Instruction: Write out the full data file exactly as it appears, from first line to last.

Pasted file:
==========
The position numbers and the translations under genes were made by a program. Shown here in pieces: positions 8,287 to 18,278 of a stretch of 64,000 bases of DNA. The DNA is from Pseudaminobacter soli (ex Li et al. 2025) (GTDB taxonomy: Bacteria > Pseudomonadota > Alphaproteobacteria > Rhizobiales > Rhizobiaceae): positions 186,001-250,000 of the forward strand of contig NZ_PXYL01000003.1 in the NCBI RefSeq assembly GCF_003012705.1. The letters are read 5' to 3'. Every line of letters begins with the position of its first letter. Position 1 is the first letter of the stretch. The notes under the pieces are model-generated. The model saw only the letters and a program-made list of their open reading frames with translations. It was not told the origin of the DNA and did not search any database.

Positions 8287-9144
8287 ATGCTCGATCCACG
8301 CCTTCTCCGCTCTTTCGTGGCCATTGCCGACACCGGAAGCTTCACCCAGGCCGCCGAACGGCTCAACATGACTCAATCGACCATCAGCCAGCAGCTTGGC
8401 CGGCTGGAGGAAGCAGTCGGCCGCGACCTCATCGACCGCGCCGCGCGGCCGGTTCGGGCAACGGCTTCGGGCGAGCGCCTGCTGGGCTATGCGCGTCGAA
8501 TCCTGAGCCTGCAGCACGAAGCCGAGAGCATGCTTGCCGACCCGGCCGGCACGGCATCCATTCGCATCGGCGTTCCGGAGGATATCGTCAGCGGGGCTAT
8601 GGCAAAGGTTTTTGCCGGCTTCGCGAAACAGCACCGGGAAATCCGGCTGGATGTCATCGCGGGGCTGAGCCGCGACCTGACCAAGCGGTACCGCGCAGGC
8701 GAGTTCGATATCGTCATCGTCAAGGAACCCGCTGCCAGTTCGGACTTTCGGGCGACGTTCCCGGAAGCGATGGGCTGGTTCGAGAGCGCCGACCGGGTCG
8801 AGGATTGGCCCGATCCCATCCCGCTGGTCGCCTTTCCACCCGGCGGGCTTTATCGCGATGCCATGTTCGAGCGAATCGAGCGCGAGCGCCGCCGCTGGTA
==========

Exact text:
The position numbers and the translations under genes were made by a program. Shown here in pieces: positions 8,287 to 18,278 of a stretch of 64,000 bases of DNA. The DNA is from Pseudaminobacter soli (ex Li et al. 2025) (GTDB taxonomy: Bacteria > Pseudomonadota > Alphaproteobacteria > Rhizobiales > Rhizobiaceae): positions 186,001-250,000 of the forward strand of contig NZ_PXYL01000003.1 in the NCBI RefSeq assembly GCF_003012705.1. The letters are read 5' to 3'. Every line of letters begins with the position of its first letter. Position 1 is the first letter of the stretch. The notes under the pieces are model-generated. The model saw only the letters and a program-made list of their open reading frames with translations. It was not told the origin of the DNA and did not search any database.

Positions 8287-9144
8287 ATGCTCGATCCACG
8301 CCTTCTCCGCTCTTTCGTGGCCATTGCCGACACCGGAAGCTTCACCCAGGCCGCCGAACGGCTCAACATGACTCAATCGACCATCAGCCAGCAGCTTGGC
8401 CGGCTGGAGGAAGCAGTCGGCCGCGACCTCATCGACCGCGCCGCGCGGCCGGTTCGGGCAACGGCTTCGGGCGAGCGCCTGCTGGGCTATGCGCGTCGAA
8501 TCCTGAGCCTGCAGCACGAAGCCGAGAGCATGCTTGCCGACCCGGCCGGCACGGCATCCATTCGCATCGGCGTTCCGGAGGATATCGTCAGCGGGGCTAT
8601 GGCAAAGGTTTTTGCCGGCTTCGCGAAACAGCACCGGGAAATCCGGCTGGATGTCATCGCGGGGCTGAGCCGCGACCTGACCAAGCGGTACCGCGCAGGC
8701 GAGTTCGATATCGTCATCGTCAAGGAACCCGCTGCCAGTTCGGACTTTCGGGCGACGTTCCCGGAAGCGATGGGCTGGTTCGAGAGCGCCGACCGGGTCG
8801 AGGATTGGCCCGATCCCATCCCGCTGGTCGCCTTTCCACCCGGCGGGCTTTATCGCGATGCCATGTTCGAGCGAATCGAGCGCGAGCGCCGCCGCTGGTA